As if Melbourne hasn’t already been sufficiently kicked in the nuggets across these last two years, the NSW state government is reportedly planning to make a bid for the Australian Grand Prix – replacing Albert Park with the streets of Sydney. You read that correctly. If all goes to plan, the world of Formula 1 (and beyond) could be tuning in to spectate the Sydney Grand Prix.
The “sensitive high-level talks” currently underway within the Perrottet administration was initially broken by Seven News… and to mixed reception. While Sydney natives are obviously drooling at the mere prospect alone, there’s considerable fightback from more than a few interested parties; chief among them is the actual Australian GP chief himself, Andrew Westacott, who has “vowed to fight tooth and nail” against Sydney’s third attempt to taste F1 glory when Melbourne’s race rights contract finally expires in 2025.
“We have got a commitment to stage the race with F1 and the Victorian government on April 10 next year,” says Andrew Westacott.
“We expect that this is going to occur. We are very close with F1 and have a relationship that goes back decades. We have a relationship that will see us host the event here until 2025, and we want to look to the future as well.”
“We are happening next year and it will continue to happen. Our remit is to look beyond 2025.”
By all accounts, the pitch for this so-called Sydney Grand Prix involves a street race a la Monaco, situated along the Harbour Bridge to highlight the iconic scenery. Crossing the Harbour Bridge itself, however, has apparently been ruled out due to both safety concerns and the logistical nightmare it would pose (traffic is already shocking enough).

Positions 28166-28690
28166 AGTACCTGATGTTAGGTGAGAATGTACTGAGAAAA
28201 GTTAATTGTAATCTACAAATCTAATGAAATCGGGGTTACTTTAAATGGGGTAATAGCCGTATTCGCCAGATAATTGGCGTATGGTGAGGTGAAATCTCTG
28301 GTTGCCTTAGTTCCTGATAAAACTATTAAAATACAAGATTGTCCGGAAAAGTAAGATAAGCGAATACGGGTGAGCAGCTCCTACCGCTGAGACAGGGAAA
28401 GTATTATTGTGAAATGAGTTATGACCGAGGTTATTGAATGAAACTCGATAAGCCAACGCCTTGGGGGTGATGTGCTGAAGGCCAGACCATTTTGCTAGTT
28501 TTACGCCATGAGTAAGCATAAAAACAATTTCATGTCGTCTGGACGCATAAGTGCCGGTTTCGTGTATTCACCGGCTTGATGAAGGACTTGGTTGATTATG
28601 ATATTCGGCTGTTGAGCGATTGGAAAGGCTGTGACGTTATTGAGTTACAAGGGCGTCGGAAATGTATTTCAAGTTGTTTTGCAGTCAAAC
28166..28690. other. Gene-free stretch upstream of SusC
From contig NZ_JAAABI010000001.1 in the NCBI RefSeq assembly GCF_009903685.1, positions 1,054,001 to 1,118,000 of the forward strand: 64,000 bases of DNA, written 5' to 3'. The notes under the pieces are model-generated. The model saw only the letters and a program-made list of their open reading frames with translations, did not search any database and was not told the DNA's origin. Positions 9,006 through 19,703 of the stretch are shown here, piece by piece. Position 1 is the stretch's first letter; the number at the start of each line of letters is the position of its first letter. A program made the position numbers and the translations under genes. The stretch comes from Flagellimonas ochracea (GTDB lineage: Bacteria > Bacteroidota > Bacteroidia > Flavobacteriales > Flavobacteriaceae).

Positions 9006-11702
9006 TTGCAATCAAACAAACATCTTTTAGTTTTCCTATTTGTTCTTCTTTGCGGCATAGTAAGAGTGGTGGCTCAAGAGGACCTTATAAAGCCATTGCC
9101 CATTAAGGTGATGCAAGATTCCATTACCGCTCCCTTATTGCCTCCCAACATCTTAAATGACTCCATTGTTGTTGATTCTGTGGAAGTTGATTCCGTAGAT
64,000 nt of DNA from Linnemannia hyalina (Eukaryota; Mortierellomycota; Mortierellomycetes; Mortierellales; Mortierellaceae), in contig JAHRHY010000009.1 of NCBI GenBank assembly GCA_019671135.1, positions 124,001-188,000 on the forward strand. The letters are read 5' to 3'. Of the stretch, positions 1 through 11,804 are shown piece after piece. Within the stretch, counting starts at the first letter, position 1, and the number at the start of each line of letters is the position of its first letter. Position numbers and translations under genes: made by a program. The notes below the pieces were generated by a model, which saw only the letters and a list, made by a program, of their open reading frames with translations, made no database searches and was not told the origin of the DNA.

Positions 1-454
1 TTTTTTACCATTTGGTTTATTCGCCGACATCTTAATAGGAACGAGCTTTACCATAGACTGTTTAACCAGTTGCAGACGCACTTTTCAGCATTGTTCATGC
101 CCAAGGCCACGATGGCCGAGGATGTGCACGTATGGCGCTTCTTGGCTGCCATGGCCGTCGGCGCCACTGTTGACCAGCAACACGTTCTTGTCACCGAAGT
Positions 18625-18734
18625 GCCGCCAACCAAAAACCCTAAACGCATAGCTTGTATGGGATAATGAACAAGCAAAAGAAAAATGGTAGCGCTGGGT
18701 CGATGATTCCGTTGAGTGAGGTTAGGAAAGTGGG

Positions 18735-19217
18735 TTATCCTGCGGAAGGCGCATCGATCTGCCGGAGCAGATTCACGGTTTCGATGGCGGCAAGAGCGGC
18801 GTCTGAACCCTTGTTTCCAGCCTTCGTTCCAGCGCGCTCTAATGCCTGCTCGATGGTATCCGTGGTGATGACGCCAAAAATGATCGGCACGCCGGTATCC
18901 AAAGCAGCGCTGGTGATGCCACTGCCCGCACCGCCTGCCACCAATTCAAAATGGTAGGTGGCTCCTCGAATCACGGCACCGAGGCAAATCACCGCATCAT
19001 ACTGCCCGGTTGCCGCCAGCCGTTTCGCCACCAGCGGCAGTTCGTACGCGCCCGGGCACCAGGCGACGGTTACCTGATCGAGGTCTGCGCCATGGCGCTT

As previously mentioned, this wouldn’t exactly be the first time Sydney has come for Melbourne’s F1 throne; the latter of which has comfortably retained said throne since 1996, taking over from Adelaide which held the honour from 1985 up until 1995.
In 2010, Premier Kristina Keneally announced a bid to host the Australian Grand Prix at Homebush, potentially during the night. Ahead of the 2015 state election, Premier Mike Baird reportedly set aside $180 million to accommodate for the annual race event from 2021 onwards. While the total cost has never been officially been confirmed, Fox Sports reveals taxpayers shelled out $34 million back in 2013 – and the cost has only increased since.
“You can’t take your eye off the ball and you can’t be complacent in the world of major events. We are not complacent,” adds Westacott.
“It will be three years between events when April comes around, so our job is to make sure that everyone gets behind the event and it shows it’s worth for the Victorian visitor economy.”
Vacating its spot as the season opener for 2022, next year’s Australian Grand Prix is scheduled to occur on April 10th as the F1 calendar’s third race (after Bahrain and Saudi Arabia).